Toronto’s city council decided this afternoon to bar the public and media from their meeting after a city manager refused to answer questions in public about what sort of tax increases, if any, might be expected if council ratifies the deal.
This is so typical of the David Miller administration of the city: tax payers and media barred from hearing the debate of the terms and consequences of the mayor’s capitulation to the 30,000 striking city employees.
And, how about this?
Earlier today we heard that the deal with the unions includes amnesty for those who committed vandalism and other unlawful acts while on the picket lines. Mark Ferguson, the union president of CUPE Local 416, cried triumphantly when addressing his members:
“The City wanted to terminate and prosecute those few who got a little excited on the picket lines. We made sure of amnesty for everybody involved.
“What happens in Vegas, stays in Vegas!”
Vegas perhaps, but this is Ontario, Canada.
When did David Miller become our chief law-enforcement officer? By what authority can he offer amnesty for any law-breaker? I understood that the police determined whether charges were to be levied, not the mayor. This is interference in police matters by an elected official and is wrong from any point of view.
Acts of vandalism and damage to property is a crime against society, and are serious offences that should be dwelt with by our police forces. And, now that Mayor Miller has obviously instructed the Toronto police service to overlook such offences committed on the picket line, Premier Dalton McGuinty should make sure that the OPP looks into the matter to determine if undue influence was brought to bear by elected officials.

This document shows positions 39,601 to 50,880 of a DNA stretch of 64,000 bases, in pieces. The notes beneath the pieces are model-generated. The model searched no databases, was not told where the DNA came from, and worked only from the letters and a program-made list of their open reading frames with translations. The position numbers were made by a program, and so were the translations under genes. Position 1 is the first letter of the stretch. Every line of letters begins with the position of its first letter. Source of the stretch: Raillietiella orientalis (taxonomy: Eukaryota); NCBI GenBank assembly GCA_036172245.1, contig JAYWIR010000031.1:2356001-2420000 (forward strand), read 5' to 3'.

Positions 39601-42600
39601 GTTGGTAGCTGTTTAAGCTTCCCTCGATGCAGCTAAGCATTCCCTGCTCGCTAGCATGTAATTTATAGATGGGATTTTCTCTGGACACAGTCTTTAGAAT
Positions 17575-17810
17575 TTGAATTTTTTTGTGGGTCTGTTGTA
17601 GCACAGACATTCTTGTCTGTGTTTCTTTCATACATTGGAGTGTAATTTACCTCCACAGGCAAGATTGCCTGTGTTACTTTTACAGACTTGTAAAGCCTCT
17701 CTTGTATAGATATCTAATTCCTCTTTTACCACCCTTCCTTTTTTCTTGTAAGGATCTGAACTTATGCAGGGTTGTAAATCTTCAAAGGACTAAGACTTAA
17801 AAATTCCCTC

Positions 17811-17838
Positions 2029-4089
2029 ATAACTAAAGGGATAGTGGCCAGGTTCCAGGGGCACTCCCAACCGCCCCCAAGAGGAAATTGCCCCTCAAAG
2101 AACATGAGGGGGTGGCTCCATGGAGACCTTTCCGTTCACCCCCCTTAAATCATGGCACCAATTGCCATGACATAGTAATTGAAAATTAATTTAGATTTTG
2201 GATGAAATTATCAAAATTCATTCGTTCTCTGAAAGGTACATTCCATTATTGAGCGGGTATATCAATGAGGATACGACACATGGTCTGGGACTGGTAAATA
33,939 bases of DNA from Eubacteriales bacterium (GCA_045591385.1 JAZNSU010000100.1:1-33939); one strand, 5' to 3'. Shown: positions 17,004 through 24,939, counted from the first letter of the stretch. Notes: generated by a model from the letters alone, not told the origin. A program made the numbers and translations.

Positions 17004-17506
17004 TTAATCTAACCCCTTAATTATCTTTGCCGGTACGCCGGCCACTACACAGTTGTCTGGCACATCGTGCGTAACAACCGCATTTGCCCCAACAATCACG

Here’s what I believe happened.
Mayor David Miller wanted his union buddies to get the very best deal they could, but had not the balls to do it out in the open. So the mayor made public an offer that he knew the unions would not accept, figuring that a strike would be short-lived as residents called for him to end the work stoppage. Miller could then rush in to save the day with the much-enriched offer he wanted the unions to have in the first place.
But the mayor miscalculated. The residents of Toronto took his public statements and promises at face value and hunkered down to wait out the strikers. Miller never guessed that would happen. And as he saw the public mood turning against the union workers, he had to step in and save their skins.
Now he has to sell this tainted deal to 22 of his fellow council members. But not, of course, with the media and public listening in. This deal would never stand public scrutiny and Miller knows it. Better to force it through in private and “spin” it to the public later as a fait accompli.
The whole deal stinks as much as the streets of that unfortunate city.
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© 2009 Russell G. Campbell
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